Well, Secretary Kerry, John, it's good to see you again. Last time in Jerusalem -- or rather, in Washington, before that in Jerusalem, and now in Rome. Any time is a good time to talk about security and peace. The foremost security problem that we face, as you said, is Iran's quest for nuclear weapons. Preventing that is a goal I share with you and President Obama. And you have said, I think wisely, that Iran must not have a nuclear weapons capability, which means that they shouldn't have centrifuges for enrichment. They shouldn't have a plutonium heavy water plant which is used only for nuclear weapons. They should get rid of the amassed fissile material. And they shouldn't have underground nuclear facilities, underground for one reason -- for military purposes.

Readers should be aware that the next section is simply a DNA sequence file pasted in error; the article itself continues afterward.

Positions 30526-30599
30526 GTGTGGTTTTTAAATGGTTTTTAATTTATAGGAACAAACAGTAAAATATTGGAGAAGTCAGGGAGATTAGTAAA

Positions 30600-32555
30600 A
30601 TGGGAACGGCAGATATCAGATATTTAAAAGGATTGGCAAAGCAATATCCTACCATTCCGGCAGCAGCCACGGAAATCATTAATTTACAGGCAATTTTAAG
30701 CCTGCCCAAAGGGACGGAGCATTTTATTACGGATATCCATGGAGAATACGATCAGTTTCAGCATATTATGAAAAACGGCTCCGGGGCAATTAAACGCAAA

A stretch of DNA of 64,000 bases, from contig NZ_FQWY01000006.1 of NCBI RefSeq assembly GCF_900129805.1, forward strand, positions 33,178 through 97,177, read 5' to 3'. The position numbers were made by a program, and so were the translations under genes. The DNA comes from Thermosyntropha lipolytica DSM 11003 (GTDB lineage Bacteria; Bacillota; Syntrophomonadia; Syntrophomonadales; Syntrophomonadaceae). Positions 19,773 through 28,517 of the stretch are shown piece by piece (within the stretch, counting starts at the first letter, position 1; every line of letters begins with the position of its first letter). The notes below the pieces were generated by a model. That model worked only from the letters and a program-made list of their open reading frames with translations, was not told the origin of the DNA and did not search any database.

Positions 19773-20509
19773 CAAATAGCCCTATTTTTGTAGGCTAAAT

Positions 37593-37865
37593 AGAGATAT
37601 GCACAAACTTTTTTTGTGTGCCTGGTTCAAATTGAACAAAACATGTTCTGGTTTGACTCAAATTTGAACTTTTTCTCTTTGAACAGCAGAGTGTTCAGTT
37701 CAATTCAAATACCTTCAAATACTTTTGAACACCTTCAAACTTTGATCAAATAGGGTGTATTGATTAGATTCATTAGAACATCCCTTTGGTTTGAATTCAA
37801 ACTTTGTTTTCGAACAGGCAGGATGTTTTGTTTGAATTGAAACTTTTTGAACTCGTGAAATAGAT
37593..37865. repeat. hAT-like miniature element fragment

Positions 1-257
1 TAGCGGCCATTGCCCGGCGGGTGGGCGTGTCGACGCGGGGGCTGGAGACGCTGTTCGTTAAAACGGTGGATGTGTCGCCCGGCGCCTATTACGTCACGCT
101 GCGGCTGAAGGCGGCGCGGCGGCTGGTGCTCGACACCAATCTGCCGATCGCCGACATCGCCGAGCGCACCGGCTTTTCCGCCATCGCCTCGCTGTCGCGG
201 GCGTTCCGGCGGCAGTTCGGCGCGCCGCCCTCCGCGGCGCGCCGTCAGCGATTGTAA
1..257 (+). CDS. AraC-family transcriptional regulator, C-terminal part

I think you're right. I think no deal is better than a bad deal. I think a partial deal that leaves Iran with these capabilities is a bad deal. You wisely insisted there wouldn't be a partial deal with Syria. You're right. If Assad had said, well, I'd like to keep, I don't know, 20 percent, 50 percent, or 80 percent of my chemical weapons capability, you would have refused, and correctly so. And I think in the case of Iran, it's essential that it be made to live up to Security Council resolutions that demand an end to enrichment and enrichment capability and an end to plutonium heavy water capability towards fissile material for nuclear weapons.